Wisconsin Public Service

Wisconsin Public Service crews have begun to extend a natural gas pipeline from Crandon to the Forest County Potawatomi Community. 

WPS Spokesperson Leah Van Zile says the project involves about five miles of both new construction and upgrades to existing infrastructure. 

“If we’re looking for any additional expansion beyond the Forest County Potawatomi governmental buildings there, we do need to make sure that our system has enough pressure and is built to the specifications necessary to do any expansions.” 

http://commons.wikimedia.org/wiki/File:Gas_meter.JPG

Gasoline prices aren’t the only ones falling. Natural gas prices are also dropping.

Residential rates are about thirty percent lower this January than they were last year.

Wisconsin Public Service spokesperson Leah Van Zile says it depends on how much you use, but you’ll likely see a lower bill. 

Hands-on science learning took a big step forward Tuesday at the Three Lakes School District. The school now has solar panels on its roof thanks to the Solarwise for Schools program sponsored by Wisconsin Public Service.

As part of the Solarwise for Schools program, every school receives 10 solar panels that provide 2.8 kilowatts of electricity. That’s roughly the number of solar panels that could power an average home. Here, that renewable energy will be keeping the hall lights on for the junior high. WPS says the solar panels save a school about $350 a year in energy costs.

Natalie Jablonski / WXPR News

Days after an intense storm system ripped through northern Wisconsin…county road crews are still working to clean up the damage.

Oneida County Highway Commissioner Freeman Bennett says the biggest problem was fallen trees, but county-maintained roads were clear by the end of the day Thursday. 

Wisconsin Public Service is flaring natural gas in Three Lakes this week to prepare for some pipeline maintenance.

WPS Spokesperson Leah Van Zile says some parts of the pipeline are being refitted to allow for easier maintenance, and the natural gas needs to be cleared out first. 

“Basically what we’re doing is we’ve taken the pressure down as low as we possibly can in that section of the pipeline, the remaining gas is purged out of that pipeline, and burned at the one valve in the Three Lakes area.”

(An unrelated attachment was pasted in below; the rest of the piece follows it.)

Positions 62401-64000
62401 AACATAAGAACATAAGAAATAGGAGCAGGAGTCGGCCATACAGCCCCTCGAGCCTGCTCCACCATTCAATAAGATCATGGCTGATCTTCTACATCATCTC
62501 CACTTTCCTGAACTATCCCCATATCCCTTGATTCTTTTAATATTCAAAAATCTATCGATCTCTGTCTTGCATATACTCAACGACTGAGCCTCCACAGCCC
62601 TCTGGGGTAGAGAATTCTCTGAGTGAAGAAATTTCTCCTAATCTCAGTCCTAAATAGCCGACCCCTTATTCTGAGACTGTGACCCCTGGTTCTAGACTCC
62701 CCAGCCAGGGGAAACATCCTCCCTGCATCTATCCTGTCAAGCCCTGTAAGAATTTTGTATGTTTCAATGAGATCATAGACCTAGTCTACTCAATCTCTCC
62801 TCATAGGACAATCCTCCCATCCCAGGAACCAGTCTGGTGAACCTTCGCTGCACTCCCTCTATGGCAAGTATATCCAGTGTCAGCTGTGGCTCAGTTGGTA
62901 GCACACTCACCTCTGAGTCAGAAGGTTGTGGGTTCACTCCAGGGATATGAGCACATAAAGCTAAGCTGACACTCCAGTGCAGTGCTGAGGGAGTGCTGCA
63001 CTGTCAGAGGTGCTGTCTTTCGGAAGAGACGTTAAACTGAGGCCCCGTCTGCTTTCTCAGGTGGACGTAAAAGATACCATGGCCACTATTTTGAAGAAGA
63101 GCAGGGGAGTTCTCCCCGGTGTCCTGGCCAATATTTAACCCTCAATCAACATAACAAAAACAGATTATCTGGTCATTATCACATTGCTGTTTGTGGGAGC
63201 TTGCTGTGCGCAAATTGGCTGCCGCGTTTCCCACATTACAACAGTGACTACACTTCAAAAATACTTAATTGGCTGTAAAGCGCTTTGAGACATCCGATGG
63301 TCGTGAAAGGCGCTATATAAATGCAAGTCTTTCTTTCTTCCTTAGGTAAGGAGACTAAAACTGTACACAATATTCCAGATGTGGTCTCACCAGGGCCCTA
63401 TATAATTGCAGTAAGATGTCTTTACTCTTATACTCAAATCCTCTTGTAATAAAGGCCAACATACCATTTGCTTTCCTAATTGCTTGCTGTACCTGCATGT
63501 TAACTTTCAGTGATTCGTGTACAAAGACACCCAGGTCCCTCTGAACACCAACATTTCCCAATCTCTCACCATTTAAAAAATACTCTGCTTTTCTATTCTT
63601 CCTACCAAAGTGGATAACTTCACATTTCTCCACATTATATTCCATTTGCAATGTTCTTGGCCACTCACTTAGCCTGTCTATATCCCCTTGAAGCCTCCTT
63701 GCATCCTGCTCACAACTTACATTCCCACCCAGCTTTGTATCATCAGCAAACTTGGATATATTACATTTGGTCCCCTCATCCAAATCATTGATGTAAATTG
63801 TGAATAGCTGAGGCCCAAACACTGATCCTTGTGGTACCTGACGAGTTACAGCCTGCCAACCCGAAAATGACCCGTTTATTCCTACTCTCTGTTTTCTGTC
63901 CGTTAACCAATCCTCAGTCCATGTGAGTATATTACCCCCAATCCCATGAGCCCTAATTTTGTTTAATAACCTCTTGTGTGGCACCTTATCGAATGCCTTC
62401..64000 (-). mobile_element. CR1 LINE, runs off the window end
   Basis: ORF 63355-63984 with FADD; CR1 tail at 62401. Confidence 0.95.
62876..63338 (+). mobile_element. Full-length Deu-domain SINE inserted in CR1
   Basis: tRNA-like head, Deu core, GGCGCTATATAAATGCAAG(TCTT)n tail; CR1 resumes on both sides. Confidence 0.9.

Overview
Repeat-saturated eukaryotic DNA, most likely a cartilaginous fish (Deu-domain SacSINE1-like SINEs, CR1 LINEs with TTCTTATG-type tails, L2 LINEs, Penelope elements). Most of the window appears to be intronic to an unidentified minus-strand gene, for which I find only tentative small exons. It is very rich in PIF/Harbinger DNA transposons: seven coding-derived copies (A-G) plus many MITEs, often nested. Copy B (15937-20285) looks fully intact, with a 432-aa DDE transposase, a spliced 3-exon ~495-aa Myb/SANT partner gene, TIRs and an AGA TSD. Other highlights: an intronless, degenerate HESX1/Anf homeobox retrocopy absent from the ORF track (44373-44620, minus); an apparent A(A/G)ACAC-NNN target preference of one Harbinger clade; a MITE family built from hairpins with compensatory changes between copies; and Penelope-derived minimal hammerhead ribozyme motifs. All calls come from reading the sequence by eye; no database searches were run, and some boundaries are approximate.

Arnoldius via http://commons.wikimedia.org/wiki/File:Coal_power_plant_Knepper_1.jpg

Advocates and industry leaders are beginning to digest the EPA’s proposed rule package on carbon emissions for power plants.  The plan would require Wisconsin power plants to cut carbon dioxide emissions by an average of 34 percent between 2005 and 2030. 

Keith Reopelle of Clean Wisconsin says the proposed changes are modest ones, and will be economic drivers for clean energy alternatives to fossil fuels.

Tyler Karaszewski / https://flic.kr/p/8W3iNL

Lincoln and Langlade County residents have a chance to upgrade older woodstoves and get a rebate. 

Wisconsin Public Service is urging people in some areas to exchange inefficient wood burning stoves for newer, cleaner ones. 

WPS Spokesperson Lisa Prunty says woodstoves have a big effect on air quality.

Pollo-en.wikipedia.org

Wisconsin Public Service Foundation is offering area fire departments and emergency responders up to a $2,000 grant for needed equipment and training. The Foundation is encouraging all emergency responder agencies to apply for its "Safety-It's Worth the Energy" grant between now and August 1.

WPS' Leah Van Zile says the money is used to enhance operations....

This Saturday marks the end of the winter moratorium on utility shutoffs.  Wisconsin Public Service is urging customers who are behind on their bills to call sooner rather than later…to make payment arrangements. 

State law prevents anyone’s home utilities from being turned off during winter months between November 1st and April 15th, even you don’t pay the bills.

But WPS spokesperson Leah Van Zile says those unpaid bills won’t go away, and customers could face shutoffs if they don’t get in touch with WPS. 

en.wikipedia.org

The large amounts of snow around homes and businesses have led to potentially serious problems: damaging electric and gas meters.

Wisconsin Public Service spokesperson Leah Van Zile says people have been taking snow off their roofs or plowing around meters. The impact of the snow has led to other problems...

 

Pages